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  • A demonstrator throws a tear-gas canister back to the police during a protest against the re-election of Honduras

    A demonstrator throws a tear-gas canister back to the police during a protest against the re-election of Honduras' President Juan Orlando Hernandez in Tegucigalpa. | Photo: Reuters

Videos posted on social media showed chaotic scenes in the streets, with Manuel Zelaya claiming he had been hit by tear gas and shown wearing a mask.

Honduras' Opposition Alliance Against the Dictatorship have undertaken another round of marches in the capital of Tegucigalpa to protest the controversial re-election of incumbent President Juan Orlando Hernandez, known as JOH.  

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The march on Friday afternoon was one of several organized demonstrations that former opposition presidential candidate Salvador Nasralla and former president Manuel Zelaya had called for since the results of the national election held on November 26 were announced.

Photos posted on social media showed chaotic scenes in the streets, with Zelaya claiming he had been hit by tear gas and shown wearing a mask.

The incident occurred when Zelaya approached members of the Military Police, who threw the canister at him then pushed him, according to a report in El Heraldo. He was then led to safety by his bodyguards.

Friday's march on the capital was a precursor to next week's planned national strike, also organized by the opposition bloc and its supporters.

The national strike, which is set to run from January 20 to 27, is calling on Hondurans to deny Hernandez the presidency and recognize Nasralla as president on the grounds thar "the elections were fraudulent."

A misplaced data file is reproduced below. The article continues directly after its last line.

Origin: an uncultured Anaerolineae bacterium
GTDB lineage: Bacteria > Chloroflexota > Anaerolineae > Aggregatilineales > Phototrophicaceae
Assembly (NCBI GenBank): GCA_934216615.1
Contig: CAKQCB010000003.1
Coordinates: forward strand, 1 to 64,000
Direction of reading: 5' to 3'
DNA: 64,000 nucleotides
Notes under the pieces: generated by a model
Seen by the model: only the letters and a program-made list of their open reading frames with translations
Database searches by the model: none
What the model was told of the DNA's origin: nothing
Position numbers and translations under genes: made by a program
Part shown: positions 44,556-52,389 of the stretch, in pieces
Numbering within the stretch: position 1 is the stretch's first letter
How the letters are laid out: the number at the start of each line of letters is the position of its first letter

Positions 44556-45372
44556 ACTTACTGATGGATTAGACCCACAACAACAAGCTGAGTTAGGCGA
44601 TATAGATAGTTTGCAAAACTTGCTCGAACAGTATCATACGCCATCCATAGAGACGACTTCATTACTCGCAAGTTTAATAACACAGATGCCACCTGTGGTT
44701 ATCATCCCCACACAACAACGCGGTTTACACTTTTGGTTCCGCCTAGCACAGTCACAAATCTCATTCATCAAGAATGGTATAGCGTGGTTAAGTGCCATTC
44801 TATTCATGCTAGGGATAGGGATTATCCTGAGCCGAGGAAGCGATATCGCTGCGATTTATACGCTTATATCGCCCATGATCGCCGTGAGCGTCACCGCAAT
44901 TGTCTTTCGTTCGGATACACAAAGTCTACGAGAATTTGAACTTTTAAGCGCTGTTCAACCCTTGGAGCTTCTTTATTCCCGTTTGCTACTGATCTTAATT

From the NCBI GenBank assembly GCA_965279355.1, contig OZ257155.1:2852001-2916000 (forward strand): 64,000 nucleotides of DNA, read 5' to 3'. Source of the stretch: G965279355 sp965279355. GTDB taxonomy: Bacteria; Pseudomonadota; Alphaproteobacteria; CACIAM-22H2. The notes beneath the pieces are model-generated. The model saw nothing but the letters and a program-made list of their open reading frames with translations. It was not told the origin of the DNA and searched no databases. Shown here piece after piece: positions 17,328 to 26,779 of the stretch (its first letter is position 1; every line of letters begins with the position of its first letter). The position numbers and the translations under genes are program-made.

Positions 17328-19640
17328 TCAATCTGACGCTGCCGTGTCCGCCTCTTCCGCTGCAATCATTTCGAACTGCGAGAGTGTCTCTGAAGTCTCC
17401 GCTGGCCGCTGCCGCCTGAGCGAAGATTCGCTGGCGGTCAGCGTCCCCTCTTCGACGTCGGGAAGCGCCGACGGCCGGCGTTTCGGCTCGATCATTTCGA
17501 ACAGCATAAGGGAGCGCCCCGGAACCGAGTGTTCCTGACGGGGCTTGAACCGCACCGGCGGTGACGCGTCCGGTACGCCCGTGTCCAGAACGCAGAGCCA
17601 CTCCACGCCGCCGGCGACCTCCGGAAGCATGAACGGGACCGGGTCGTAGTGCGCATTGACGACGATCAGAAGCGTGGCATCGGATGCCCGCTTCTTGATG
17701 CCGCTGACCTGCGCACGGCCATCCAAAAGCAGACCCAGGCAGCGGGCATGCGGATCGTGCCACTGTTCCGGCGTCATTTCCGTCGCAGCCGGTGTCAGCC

As part of the boycott, Nasralla and his team are urging Hondurans not to use public transportation, banks or pay tolls for the week. The opposition is also calling on Hondurans to boycott several U.S.-based restaurant chains including Wendy’s, Dunkin Donuts, McDonald’s, Denny’s and Pizza Hut.

In a 12-point communique signed by Zelaya as the Opposition Alliance general director, the bloc says that the population should "oppose and boycott Hernandez's swearing-in," which is scheduled for January 27.

Zelaya is calling on the Honduran Supreme Court to review the electoral results; for a new presidential election to be called within six months, and for the Opposition Alliance coalition to have an opportunity to meet with the national congress.

"We oppose dialogue directed by the dictatorship. We won't legitimize fraud," reads point number eight of the Opposition Aliance statement, which also says the group will only engage in dialogue with the current president in the presence of "mediators."

Both sides have said they are looking for impartial mediators to direct talks between them, with Hernandez floating former Uruguayan president Jose Mujica and the United States' former vice president Joe Biden as possible facilitator candidates.

Since the election, Nasralla has accused the Supreme Electoral Tribunal, TSE, and its director, David Matamoros of "manipulating" the electoral count on behalf of Hernandez.

Nasralla and his team said the TSE "stole" the election and he refuses to acknowledge the TSE's December 17 announcement naming Hernandez president.

National and international electoral observers, including from the European Union, reported countless "irregularities" throughout the electoral process.

Secretary General of the Organization of American State (OAS) Luis Almagro also called for a second election, citing evidence of fraud on the part of the TSE. He dropped his request after the Honduran government accused him of interfering in its internal affairs. 

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Also on the opposition's list of demands is the "release of hundreds of political prisoners and to initiate an investigation into the 45 summarily executed peace protesters."

A recently released 24-page report by the Committee of Families of the Detained and Disappeared of Honduras (COFADEH), conducted between November 29 and December 31, said 30 people were killed during the protest against the election result, with another 232 injured mainly at the hands of the military and national police.

The report also stated that during that time 1,085 people were victims of "cruel, inhumane and degrading" behavior by state authorities.


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